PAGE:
University of Surrey

Test tubes in the lab Research in the ATI Dance Research

Evaluation of robust, low energy wastewater treatment systems for small populations.

Wilson, Simon (2016) Evaluation of robust, low energy wastewater treatment systems for small populations. Doctoral thesis, University of Surrey.

[img]
Preview
Text
1.Thesis Coverpage_Simon Wilson.pdf
Available under License Creative Commons Attribution Non-commercial Share Alike.

Download (101kB) | Preview
[img]
Preview
Text
2.Executive Summary_Simon Wilson.pdf
Available under License Creative Commons Attribution Non-commercial Share Alike.

Download (175kB) | Preview
[img]
Preview
Text
3.Thesis_Simon Wilson.pdf - Version of Record
Available under License Creative Commons Attribution Non-commercial Share Alike.

Download (8MB) | Preview
[img] Archive
Thesis_Volume2_Monthly Reports_Simon Wilson_1458183.zip
Available under License Creative Commons Attribution Non-commercial Share Alike.

Download (74MB)
[img] Text
Wilson-2015.pdf - Version of Record
Restricted to Repository staff only
Available under License Creative Commons Attribution Non-commercial Share Alike.

Download (214kB)
[img] Archive
Thesis_Volume 1_PDF_Simon Wilson_1458183.zip
Restricted to Repository staff only
Available under License Creative Commons Attribution Non-commercial Share Alike.

Download (8MB)

Abstract

ABSTRACT The aim of this research is to evaluate the potential of low energy wastewater treatment processes to meet UK performance requirements, with respect to an increasingly strict regulatory framework This research proposes the implementation of double filtration trickling filters (TF) operating in series without the requirement for intermediate settlement. Performance data is analysed and presented to demonstrate how a 50-80% biological offload of organic carbon (BOD) using a primary plastic media TF can enhance nitrification of existing conventional TFs. This configuration is capable of providing 97.4%, ammoniacal nitrogen (NH4-N) removal with effluent concentrations as low as 1.2mg/L. Process performance data from 120 TF wastewater treatment works (WWTW) are analysed in order to evaluate the relative nitrification performance of TF WWTWs, both with and without aerated tertiary nitrifying processes. Multivariate regression analysis whilst considering flow, temperature and infiltration determines that tertiary nitrification contributes to a significantly higher risk of NH4-N consent being exceeded during colder winter periods. This directly challenges the current strategy of adopting tertiary processes for enhancing nitrification on TF WWTWs. A decentralised facultative aerated lagoon (FAL) system with novel mixing and point source aeration is investigated and evaluated to determine its suitability for offloading existing WWTWs. Computational fluid dynamics (CFD) modelling describes the systems complex hydrodynamics and is validated with an experimental tracer study. Overall, this study showed that low energy mixing is capable of preventing hydraulic short circuiting and thermal stratification, which are notorious for reduced performance in traditional waste stabilisation pond variants.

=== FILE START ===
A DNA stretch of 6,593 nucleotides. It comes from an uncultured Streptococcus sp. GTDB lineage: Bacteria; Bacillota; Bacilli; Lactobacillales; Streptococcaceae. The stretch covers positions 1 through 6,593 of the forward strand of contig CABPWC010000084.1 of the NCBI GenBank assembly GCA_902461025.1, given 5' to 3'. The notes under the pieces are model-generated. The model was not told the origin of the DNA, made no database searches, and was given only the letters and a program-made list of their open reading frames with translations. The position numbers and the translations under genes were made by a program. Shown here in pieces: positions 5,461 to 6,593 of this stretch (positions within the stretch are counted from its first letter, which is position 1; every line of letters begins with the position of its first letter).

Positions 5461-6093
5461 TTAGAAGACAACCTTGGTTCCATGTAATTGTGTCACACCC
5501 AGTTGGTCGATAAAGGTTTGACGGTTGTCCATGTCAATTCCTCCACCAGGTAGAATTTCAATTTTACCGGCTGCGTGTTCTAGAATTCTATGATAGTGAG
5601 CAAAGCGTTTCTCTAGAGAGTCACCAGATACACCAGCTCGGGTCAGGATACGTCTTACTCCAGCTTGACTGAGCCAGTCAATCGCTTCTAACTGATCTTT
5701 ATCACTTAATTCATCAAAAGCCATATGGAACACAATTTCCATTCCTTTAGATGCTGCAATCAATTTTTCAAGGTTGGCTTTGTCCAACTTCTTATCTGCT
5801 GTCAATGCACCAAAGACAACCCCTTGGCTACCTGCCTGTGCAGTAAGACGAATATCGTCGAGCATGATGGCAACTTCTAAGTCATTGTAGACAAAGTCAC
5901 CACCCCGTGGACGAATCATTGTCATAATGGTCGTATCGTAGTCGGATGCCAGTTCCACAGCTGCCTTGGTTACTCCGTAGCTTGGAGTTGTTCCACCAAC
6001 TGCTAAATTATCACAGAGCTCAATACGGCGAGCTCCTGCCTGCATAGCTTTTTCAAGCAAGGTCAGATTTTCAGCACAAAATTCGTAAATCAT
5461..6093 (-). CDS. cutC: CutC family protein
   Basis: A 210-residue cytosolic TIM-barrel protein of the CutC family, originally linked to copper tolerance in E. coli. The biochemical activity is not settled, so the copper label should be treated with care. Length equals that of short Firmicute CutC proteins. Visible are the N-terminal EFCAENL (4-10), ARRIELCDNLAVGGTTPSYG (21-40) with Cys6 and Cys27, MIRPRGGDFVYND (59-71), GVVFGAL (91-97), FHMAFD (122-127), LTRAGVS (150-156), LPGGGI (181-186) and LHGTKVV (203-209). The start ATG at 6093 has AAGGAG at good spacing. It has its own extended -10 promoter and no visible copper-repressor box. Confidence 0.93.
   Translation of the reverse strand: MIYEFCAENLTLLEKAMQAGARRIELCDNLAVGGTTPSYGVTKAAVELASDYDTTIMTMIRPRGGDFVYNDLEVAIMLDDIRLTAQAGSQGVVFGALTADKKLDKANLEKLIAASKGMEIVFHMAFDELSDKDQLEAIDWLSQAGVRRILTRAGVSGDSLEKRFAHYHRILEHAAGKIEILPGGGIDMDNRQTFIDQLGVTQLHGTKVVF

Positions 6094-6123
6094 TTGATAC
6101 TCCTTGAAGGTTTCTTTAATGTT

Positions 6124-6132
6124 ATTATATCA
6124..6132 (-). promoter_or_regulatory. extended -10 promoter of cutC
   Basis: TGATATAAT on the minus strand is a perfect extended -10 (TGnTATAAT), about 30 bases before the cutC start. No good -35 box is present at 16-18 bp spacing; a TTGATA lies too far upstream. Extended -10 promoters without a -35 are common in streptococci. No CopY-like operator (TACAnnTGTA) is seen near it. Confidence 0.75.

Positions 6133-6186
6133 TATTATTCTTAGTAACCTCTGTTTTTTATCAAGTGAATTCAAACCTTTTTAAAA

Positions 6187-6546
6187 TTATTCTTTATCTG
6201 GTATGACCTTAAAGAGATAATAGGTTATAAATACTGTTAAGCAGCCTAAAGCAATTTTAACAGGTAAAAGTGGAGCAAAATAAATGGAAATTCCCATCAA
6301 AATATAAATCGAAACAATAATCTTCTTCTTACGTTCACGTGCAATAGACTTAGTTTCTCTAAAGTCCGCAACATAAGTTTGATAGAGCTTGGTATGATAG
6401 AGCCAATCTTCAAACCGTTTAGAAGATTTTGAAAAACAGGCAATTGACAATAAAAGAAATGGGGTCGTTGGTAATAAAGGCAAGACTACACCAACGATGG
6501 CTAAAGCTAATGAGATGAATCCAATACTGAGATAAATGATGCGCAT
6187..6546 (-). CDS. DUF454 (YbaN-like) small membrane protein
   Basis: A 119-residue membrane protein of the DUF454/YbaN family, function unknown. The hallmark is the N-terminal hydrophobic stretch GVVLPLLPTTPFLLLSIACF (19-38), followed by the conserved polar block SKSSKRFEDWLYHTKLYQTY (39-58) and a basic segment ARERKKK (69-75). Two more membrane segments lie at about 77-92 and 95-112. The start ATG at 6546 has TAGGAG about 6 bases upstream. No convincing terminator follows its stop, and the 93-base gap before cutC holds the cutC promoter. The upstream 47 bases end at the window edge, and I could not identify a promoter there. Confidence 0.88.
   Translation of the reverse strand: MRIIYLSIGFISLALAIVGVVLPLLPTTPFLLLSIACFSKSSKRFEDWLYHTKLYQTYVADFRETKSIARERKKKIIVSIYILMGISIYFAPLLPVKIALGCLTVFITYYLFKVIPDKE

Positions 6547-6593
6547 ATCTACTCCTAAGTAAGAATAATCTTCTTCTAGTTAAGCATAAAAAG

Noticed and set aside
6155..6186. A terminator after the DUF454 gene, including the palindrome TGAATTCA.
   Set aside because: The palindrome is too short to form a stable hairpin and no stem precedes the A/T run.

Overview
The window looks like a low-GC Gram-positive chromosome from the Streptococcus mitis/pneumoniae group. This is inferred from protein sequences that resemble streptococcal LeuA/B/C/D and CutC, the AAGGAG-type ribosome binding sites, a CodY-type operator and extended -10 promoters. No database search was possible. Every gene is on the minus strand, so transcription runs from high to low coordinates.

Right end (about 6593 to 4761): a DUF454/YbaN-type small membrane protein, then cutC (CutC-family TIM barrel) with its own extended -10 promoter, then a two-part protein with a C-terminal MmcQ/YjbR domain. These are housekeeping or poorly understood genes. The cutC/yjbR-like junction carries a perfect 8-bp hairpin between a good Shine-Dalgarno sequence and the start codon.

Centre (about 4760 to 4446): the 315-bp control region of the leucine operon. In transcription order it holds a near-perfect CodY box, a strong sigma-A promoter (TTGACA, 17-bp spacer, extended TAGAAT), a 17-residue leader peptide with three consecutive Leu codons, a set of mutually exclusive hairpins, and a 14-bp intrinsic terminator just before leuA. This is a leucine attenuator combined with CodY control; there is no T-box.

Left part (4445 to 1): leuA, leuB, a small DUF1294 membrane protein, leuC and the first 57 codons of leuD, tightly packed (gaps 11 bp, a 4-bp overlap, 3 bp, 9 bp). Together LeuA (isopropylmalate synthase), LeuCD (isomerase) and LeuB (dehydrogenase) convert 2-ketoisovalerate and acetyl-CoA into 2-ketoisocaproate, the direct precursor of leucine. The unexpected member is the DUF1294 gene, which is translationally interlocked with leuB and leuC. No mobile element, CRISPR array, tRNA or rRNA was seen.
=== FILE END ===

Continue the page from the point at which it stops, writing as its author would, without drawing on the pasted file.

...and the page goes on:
Item Type: Thesis (Doctoral)
Subjects : Sustainability for Engineering & Energy Systems
Divisions : Theses
Authors :
AuthorsEmailORCID
Wilson, Simonsimon.wilson1985@yahoo.co.ukUNSPECIFIED
Date : 31 August 2016
Funders : EPSRC - Engineering and Physical Sciences Research Council
Grant Title : Engineering and Physical Sciences Research Council
Copyright Disclaimer : © 2016 Simon P. Wilson ALL RIGHTS RESERVED
Contributors :
ContributionNameEmailORCID
Thesis supervisorOuki, S.s.ouki@surrey.ac.ukUNSPECIFIED
Thesis supervisorSaroj, D.P.d.saroj@surrey.ac.ukUNSPECIFIED
Thesis supervisorPearce, P.petepearce@farmiloefisher.comUNSPECIFIED
Depositing User : Simon Wilson
Date Deposited : 06 Sep 2016 10:40
Last Modified : 06 Sep 2016 10:40
URI: http://epubs.surrey.ac.uk/id/eprint/811248

Actions (login required)

View Item View Item

Downloads

Downloads per month over past year


Information about this web site

© The University of Surrey, Guildford, Surrey, GU2 7XH, United Kingdom.
+44 (0)1483 300800